Yosemite National Park is simply splendid in the fall, and Mirror Lake is a shining example. As the summer visitors thin, the air gets a little nip and the golden and amber fall foliage begins to pop, Mirror Lake officially becomes Mirror Meadow revealing sand bars where visitors can drop their backpacks and soak up some Sierra rays. Fall picnics are a must as Half Dome appears so close it could reach down and steal a baguette, and the brightly colored leaves along the Mirror Lake Loop seem to glow between the pines when the light is just right. Magic.

Trails & Transport

There are several ways to reach Mirror Lake (elevation 4,098 feet) depending on preferred scenery and where you begin your stroll. Notice that we didn’t use “hike” for the simple reason that Mirror Lake is one of the most accessible destinations in Yosemite Valley with a paved bike/wheelchair route and very little elevation gain. Comfortable shoes of all stripes and swooshes are perfect for Mirror Lake. No serious gear required, just an affinity for well-framed Yosemite landscapes and fresh Sierra air.

couple walking on a trail near mirror lake

A narrower dirt trail parallels the easy-access paved trail to Mirror Lake, and you’ll find plenty to look at and discover on your way as you stroll beneath majestic conifers and past looming boulders.

The primary Mirror Lake Trail is the most popular route, mainly because visitors of all ages (leashed pets, too) can explore the first paved mile of the 2-plus mile out & back excursion any time of year. From the Mirror Lake Trailhead, the service road crosses the stony arch of Tenaya Bridge then follows the north side of Tenaya Creek to your destination. There are several informational plaques on the north side of Mirror Lake that describe the local fauna, history of tourism (yes, we’ve evolved) and the native American presence (including the Ahwahneechee name for Mirror Lake: Ahwiyah, meaning “quiet water”).

For those who want to call an alpine audible, there’s a dirt trail that runs parallel to the paved trail (to the north) getting visitors to/from Mirror Lake. This is technically part of the Mirror Lake Loop Trail (see below) and offers a more serene option with no bike traffic.

reflections of meadow grasses in mirror lake

While hiking, remember to keep your eyes open for small scenes of peace and beauty amidst the grandeur above. Photo: Chris Migeon

The Mirror Lake Loop is a satisfying five-mile circuit with gentle rise & fall as you weave along the forested, granite-lined path. If you’d like to loop counterclockwise, turn right just before the Tenaya Bridge and the path will follow the south side of Tenaya Creek, skirting Mirror Lake to your left. The farther you wander, the fewer hikers you’ll see. Reaching the far end of the valley (east), you cross Tenaya Creek on a wooden footbridge and follow the loop back on the north side of the canyon to Mirror Lake and its paved path. Note: Take caution in winter, as the south side of the Mirror Lake Loop can get icy with difficult footing due to its shady conditions.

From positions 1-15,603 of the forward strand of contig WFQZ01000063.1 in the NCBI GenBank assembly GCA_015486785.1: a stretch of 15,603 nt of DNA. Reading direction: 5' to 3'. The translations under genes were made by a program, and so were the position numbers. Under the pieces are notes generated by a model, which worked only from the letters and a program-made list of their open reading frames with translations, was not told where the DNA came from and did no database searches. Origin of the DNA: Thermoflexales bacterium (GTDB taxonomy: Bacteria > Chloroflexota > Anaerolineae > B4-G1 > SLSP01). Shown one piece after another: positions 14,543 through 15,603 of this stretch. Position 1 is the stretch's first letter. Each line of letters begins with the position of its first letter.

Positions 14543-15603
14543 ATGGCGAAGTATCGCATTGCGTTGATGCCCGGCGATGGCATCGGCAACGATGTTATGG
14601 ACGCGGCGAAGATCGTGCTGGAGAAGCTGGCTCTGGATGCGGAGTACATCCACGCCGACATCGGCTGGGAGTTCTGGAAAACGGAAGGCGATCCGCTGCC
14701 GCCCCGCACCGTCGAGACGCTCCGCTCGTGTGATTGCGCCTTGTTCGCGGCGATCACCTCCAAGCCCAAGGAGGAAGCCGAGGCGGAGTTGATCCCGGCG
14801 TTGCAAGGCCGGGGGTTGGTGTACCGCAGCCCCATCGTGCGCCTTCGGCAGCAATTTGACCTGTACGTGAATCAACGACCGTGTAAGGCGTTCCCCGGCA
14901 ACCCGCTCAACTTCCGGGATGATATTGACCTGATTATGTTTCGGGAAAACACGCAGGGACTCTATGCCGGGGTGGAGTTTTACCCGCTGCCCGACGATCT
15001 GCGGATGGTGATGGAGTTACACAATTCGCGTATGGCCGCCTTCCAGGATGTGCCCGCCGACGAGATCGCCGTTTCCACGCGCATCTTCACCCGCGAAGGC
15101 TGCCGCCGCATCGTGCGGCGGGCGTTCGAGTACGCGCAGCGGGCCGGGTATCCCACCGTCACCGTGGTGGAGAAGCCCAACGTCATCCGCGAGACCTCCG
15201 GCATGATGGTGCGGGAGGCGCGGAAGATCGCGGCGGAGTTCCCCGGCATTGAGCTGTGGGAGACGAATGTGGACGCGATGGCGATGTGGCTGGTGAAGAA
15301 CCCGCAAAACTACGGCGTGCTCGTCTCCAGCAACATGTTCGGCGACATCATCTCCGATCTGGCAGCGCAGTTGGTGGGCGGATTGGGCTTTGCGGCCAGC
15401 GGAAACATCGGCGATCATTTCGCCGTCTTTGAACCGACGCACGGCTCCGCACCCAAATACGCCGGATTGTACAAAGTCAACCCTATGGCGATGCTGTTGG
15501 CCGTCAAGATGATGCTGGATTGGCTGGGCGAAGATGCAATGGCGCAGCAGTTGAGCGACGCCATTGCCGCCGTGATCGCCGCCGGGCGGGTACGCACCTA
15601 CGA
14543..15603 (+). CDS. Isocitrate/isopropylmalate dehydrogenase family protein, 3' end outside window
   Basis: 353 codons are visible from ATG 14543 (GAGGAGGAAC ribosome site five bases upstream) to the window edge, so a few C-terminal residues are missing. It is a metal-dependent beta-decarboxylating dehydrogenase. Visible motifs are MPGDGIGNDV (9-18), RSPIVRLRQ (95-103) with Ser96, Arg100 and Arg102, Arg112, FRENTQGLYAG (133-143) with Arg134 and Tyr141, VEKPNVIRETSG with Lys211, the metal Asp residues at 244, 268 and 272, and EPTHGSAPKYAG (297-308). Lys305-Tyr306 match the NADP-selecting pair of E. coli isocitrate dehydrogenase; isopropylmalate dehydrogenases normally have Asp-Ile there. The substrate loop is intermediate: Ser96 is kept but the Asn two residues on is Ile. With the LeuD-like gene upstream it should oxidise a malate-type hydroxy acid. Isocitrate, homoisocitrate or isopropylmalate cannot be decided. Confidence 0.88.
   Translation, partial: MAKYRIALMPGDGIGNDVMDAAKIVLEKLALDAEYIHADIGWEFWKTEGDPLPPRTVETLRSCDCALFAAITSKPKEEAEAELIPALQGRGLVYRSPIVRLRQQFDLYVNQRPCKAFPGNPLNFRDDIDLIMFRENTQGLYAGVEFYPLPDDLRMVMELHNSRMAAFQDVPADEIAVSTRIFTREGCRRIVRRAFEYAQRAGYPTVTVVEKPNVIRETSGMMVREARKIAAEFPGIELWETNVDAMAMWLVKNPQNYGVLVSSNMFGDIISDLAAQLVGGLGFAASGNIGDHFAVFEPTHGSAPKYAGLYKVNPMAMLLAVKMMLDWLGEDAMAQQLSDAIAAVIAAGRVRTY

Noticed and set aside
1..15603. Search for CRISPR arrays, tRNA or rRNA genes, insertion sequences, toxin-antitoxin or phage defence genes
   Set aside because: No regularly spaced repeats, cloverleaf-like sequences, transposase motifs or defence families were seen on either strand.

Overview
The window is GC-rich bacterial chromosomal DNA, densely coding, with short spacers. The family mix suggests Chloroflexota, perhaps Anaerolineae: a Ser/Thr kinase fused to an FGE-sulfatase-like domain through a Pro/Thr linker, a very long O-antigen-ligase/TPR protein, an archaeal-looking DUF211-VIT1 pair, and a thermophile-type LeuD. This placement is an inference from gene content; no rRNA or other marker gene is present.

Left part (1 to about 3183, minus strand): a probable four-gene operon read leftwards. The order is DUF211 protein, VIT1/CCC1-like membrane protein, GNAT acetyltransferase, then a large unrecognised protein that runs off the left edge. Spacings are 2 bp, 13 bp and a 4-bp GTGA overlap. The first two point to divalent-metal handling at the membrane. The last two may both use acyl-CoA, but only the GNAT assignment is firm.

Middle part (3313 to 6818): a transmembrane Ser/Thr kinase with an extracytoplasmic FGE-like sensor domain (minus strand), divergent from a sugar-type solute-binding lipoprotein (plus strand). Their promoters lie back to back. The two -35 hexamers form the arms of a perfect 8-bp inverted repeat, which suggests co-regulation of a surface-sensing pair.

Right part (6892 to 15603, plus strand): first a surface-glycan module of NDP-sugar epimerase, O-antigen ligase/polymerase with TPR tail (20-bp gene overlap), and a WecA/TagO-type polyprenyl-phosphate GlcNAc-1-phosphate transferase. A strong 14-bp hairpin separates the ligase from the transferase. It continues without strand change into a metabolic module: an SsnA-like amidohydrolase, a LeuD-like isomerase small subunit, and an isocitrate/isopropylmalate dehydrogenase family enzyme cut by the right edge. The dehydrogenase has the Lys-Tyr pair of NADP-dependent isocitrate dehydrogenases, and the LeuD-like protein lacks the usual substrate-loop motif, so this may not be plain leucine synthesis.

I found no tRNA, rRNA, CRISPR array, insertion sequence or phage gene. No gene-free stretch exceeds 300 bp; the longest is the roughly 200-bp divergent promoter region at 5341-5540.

Getting There: The free Yosemite Valley Shuttle provides convenient service to the Mirror Lake Trailhead (Stop #17) and is great way to keep the Valley vehicle traffic light. If driving is a must, the two closest parking areas are: Curry Village, which adds approximately 1.5 miles round trip to your walk; or the dirt Yosemite Valley Trailhead parking lot located on Happy Isles Loop Road, which adds approximately 1 mile round-trip. Note: To get an aerial view of your route, be sure to check a map of Yosemite Valley for directions.

Ephemeral Yet Lasting

The allure of Mirror Lake is undeniable. From the geological muscle that surrounds it, to its quaint landscapes and many moods, there are plenty of ways to enjoy its beauty. The Mad Hatter was right — Mirror Lake is indeed a palace of dreams, and a worthy meeting place for beloved friends and family any ol’ time of year. So visit Yosemite Mariposa County, take a break from the bustle back home, and gaze into the looking glass…we’re confident you’ll like what you see.

 

 

To explore lodging options, things to do and places to eat, visit Yosemite.com, the #1 trip planning site for vacations to Yosemite National Park and historic Mariposa County. To stay up to date, follow @YosemiteNation on social media and subscribe to our newsletter, “The Wanderer”. Be sure to subscribe to our YouTube channel for great videos on the people and places of Yosemite Mariposa County.